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I have a little secret to spill. When my son was a toddler, we bought him a Tomy Plarail toy train set from Japan. He was too young to build it himself, so I designed a track for him and let him run the train on it. Of course, the secret is that I probably enjoyed playing with the train more than he did and on every trip we would make to Japan, I’d buy a few more pieces to design more and more elaborate tracks.

It isn’t really a secret that many people in the world love trains and Japan is a sort of train lover’s paradise. There are so many variations of this mode of transportation: fast and slow, old and modern. There is even ekiben, an entire cuisine built around train travel.

On a recent trip to the Semboku city area of Akita Prefecture, I had the opportunity to ride two iconic trains, both very different, but unique in their own ways.

Komachi Shinkansen, Faster Than the Speed of…Rice?

Take the Komachi train to Semboku in Akita Prefecture.

With its bright red decor and sleek profile, you might think this train would be called “Crimson Lightning”, but the actual name is Komachi, which is the name of a famous poetess from Akita and is also a shared moniker with Akita’s famous brand of rice. Although neither poets nor rice evoke feelings of speed, the modern Komachi can reach 320 km per hour (200 miles per hour), making the trip from Tokyo to Semboku in just under 3 hours.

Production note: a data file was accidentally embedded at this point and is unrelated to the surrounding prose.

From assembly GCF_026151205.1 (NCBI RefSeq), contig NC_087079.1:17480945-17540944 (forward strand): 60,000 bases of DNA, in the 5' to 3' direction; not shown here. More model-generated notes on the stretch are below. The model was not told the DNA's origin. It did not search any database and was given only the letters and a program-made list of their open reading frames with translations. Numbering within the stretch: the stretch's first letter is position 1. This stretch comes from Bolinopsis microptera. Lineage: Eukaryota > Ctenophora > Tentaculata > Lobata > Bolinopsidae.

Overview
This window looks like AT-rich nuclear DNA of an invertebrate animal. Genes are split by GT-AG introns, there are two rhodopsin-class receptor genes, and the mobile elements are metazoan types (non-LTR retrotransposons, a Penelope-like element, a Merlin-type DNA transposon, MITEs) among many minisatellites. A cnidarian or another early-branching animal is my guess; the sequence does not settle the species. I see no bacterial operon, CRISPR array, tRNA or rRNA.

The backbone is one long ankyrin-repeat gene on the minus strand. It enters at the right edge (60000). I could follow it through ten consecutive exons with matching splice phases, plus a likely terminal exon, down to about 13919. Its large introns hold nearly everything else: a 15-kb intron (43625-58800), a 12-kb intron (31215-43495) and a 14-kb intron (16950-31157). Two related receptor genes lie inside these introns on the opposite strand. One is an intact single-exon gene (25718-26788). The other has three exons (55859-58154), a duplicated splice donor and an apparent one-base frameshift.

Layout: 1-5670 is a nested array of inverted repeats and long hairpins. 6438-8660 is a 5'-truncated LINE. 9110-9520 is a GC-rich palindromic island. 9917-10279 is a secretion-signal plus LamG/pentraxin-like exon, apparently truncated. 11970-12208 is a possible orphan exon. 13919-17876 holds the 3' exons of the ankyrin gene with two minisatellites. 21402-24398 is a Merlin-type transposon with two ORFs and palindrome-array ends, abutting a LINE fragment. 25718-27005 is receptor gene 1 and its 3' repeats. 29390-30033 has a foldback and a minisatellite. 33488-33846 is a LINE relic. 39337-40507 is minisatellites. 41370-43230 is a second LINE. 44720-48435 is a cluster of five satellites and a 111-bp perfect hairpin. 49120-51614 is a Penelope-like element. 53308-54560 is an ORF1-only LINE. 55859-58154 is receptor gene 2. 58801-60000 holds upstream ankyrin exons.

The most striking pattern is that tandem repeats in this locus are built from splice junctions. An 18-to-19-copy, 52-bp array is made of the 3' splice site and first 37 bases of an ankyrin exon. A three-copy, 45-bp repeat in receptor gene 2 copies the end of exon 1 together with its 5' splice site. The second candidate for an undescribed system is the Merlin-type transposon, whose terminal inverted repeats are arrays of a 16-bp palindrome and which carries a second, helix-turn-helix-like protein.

Bright red Komachi Shinkansen servicing Akita Prefecture.

There is a catch, however. The Akita Shinkansen line was converted from standard tracks that still have road and pedestrian crossings, like normal passenger trains. For safety reasons, the speed of the train between Morioka station in Iwate and Akita city is limited to 130 km per hour (80 miles per hour). And of course, that is fine because the slightly lower speeds let you take in more of Akita’s breathtaking scenery.

Many of the Komachi trains are actually coupled with the equally sleek and modern Hayabusa trains between Tokyo and Morioka. From Morioka, the trains are split, with 7 cars of the Komachi going to Akita and 10 turquoise green cars of the Hayabusa going to the northern island of Hokkaido.

Hayabusa E5 Shinkansen on the Tohoku Shinkansen line.

With lots of leg room, reclining seats and a personal electrical outlet, the 3 hour trip to Semboku on the Komachi is both comfortable and convenient for travelers.

Akita Nairiku: Nostalgic Train with Magnificent Scenery

Akita Nairiku Train stops at a snowy station in Akita Prefecture.

If you take the Komachi Shinkansen to Kakunodate station in Akita, you can transfer directly to the Akita Nairiku line where you might experience train-related culture shock. The Nairiku line is a one or two car, mostly single track line that winds leisurely through Akita’s satoyama, the area between the foothills of the mountains and the abundant rice producing farmland. Along the way to its terminus at Takanosu, depending on the season, the Nairiku line crosses beautiful bridges over wild rivers, endless fields of rice, and forests of gorgeous Autumn colors.